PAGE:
Influence of inflation on corporate transactions
From economics, we all know that a higher interest rate policy can be used as a tool to counter inflation. The business press frequently reports that higher interest rates are making corporate transactions more difficult. However, a closer look reveals a differentiated picture. The yield on ten-year German government bonds was just over 6% for the previous 20 years before the financial market crisis in 2008/2009. And please believe me — I’ve been doing this for more than 20 years, too: even then, there were very, very sensible M&A transactions. Against this backdrop, the current interest rate level is still favorable over a longer observation period. Certainly, the interest rate level has an influence on the company valuation via the cost of capital.
Rising interest rates lead, ceteris paribus, to lower company values and prices. In my opinion, however, the decline in the number of transactions is due less to rising interest rates than to a significant increase in uncertainty on the part of buyers. This uncertainty is triggered by the sum of the events of the last three years. First, with the COVID pandemic, we had to survive a situation that no entrepreneur had ever experienced before in his entrepreneurial life. When this crisis seemed to have been overcome, the upward trend was abruptly interrupted by the Russia-Ukraine war. In my opinion, there is no end in sight here and therefore no forecast can be made about energy and raw material price developments. A few years ago there was the buzzword VUCA  ; in this uncertainty, a common reflex is to “keep powder dry”, i.e. not to spend existing financial resources on corporate transactions, but to keep them within the company to finance operational challenges.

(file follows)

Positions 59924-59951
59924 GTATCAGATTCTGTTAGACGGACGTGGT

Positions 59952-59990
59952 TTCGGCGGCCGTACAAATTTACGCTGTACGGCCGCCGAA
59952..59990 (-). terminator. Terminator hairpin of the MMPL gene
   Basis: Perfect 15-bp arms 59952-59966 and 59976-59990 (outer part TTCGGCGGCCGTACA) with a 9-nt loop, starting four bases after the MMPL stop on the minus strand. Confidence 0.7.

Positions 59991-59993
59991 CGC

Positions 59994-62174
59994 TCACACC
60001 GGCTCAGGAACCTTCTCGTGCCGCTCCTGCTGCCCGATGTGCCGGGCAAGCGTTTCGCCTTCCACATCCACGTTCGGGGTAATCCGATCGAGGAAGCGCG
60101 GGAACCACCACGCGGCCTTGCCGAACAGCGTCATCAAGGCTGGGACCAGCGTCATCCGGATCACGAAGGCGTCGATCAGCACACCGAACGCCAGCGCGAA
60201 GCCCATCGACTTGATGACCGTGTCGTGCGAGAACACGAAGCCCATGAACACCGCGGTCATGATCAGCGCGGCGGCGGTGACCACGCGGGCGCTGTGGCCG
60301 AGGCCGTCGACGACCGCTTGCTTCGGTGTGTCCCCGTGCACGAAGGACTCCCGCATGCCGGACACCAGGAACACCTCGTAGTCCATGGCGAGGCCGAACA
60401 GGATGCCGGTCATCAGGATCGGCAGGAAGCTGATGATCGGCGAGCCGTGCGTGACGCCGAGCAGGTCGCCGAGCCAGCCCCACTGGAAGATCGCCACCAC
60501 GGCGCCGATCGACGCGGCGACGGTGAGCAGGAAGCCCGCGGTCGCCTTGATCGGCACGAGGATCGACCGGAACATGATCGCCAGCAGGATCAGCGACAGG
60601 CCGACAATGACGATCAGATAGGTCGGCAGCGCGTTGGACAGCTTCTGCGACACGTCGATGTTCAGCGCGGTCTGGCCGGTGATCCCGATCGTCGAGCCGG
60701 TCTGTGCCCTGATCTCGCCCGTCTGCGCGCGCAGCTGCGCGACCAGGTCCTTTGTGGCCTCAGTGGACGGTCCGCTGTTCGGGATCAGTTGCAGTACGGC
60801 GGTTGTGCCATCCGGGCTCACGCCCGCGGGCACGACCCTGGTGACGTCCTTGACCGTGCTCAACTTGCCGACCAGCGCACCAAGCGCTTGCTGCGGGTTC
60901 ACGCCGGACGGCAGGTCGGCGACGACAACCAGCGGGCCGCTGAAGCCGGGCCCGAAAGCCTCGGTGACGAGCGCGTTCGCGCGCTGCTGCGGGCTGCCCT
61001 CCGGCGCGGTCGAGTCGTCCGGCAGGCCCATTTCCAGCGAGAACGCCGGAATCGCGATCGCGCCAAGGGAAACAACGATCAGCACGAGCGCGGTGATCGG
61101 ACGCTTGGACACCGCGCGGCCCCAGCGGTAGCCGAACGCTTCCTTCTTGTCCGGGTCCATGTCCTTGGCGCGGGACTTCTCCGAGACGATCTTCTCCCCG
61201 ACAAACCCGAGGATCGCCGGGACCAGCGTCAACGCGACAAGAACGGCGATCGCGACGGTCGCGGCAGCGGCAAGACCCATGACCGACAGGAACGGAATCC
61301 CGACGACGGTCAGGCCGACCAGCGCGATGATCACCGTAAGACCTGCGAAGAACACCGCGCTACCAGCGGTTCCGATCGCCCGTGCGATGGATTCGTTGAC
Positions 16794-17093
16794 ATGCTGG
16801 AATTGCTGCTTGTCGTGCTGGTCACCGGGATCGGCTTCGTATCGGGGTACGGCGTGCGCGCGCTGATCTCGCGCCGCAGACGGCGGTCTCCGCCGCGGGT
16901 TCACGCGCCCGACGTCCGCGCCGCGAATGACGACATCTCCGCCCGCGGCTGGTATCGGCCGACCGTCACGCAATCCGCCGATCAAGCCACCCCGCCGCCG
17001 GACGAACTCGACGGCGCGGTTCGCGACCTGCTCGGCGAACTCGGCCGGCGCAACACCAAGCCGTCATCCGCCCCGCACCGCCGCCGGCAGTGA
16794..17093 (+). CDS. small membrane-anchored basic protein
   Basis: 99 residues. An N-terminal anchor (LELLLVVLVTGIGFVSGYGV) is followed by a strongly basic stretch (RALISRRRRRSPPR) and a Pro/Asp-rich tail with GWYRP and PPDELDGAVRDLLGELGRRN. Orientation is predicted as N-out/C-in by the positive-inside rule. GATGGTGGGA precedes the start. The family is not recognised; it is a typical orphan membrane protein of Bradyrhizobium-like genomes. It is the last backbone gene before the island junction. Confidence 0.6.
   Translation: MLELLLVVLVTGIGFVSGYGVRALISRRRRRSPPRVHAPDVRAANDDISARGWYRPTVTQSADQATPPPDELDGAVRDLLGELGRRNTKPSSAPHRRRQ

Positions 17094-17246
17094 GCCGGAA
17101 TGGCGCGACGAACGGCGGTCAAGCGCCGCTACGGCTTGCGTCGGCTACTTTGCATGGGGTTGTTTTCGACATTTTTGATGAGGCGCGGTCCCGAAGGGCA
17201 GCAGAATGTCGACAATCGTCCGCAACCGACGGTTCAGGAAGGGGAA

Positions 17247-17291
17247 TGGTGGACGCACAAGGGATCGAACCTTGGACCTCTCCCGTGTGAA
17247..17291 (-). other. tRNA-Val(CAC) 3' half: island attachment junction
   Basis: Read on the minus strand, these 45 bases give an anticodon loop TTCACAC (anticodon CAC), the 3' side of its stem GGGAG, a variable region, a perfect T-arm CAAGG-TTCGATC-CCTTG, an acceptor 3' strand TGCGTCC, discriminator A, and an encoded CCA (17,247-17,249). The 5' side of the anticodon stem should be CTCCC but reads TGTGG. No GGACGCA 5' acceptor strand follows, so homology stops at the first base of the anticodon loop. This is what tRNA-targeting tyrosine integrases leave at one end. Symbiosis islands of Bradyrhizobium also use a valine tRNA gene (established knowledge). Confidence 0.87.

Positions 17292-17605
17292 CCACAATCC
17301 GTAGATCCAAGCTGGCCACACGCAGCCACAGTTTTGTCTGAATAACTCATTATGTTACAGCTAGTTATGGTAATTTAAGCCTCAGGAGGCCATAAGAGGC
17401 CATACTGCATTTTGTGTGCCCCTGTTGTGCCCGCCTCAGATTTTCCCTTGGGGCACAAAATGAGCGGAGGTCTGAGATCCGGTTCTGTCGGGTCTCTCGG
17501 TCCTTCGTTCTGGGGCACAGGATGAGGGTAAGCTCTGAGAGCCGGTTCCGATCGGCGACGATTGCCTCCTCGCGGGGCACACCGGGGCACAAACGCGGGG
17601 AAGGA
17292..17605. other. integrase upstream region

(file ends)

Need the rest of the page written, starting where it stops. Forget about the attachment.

Another factor that we have not had too many problems with in the past is the technical handling of inflation in business valuation. The basis for an income-based business valuation is the planning calculation of a company. This planning calculation on a nominal basis must also take into account inflation-related price effects in the modeling of the income statement and balance sheet. In addition, the so-called terminal value, i.e. the infinite continuation value in the financial mathematical valuation calculation, is an important influencing factor. This terminal value is determined with the aid of a perpetual growth rate. The factors influencing this growth rate are inflation, growth and retention. In the past, these complex interrelated factors were mapped at 1% growth rate in the vast majority of cases. This parameter, which is sometimes assumed to be rather typical, must now be reconsidered in every evaluation. Again, the business valuation process becomes rather more complex. All of the above factors add another element of uncertainty to the valuation of subhems. Overall, this increases the entrepreneurial risk and as stated above — many entrepreneurs hesitate when making acquisition decisions.
 Acronym referring to “volatility”, “uncertainty”, “complexity” and “ambiguity”.
In addition to the subjectively perceived increasingly expensive shopping at the weekend, inflation is also seen when looking at stock portfolios. The DAX and other indices reach record levels. Normally, this should be a sign of a good economy and bubbling corporate profits. However, this is currently not the case, so that in my view these highs ultimately represent a further sign of inflation. Stocks, as real assets adjust to price increases and, in particular, listed companies with pricing power are naturally also in a position to be able to compensate for inflation effects on both the income and expense side. Against this backdrop, the highs on the stock market are largely due to inflation as much as to other factors.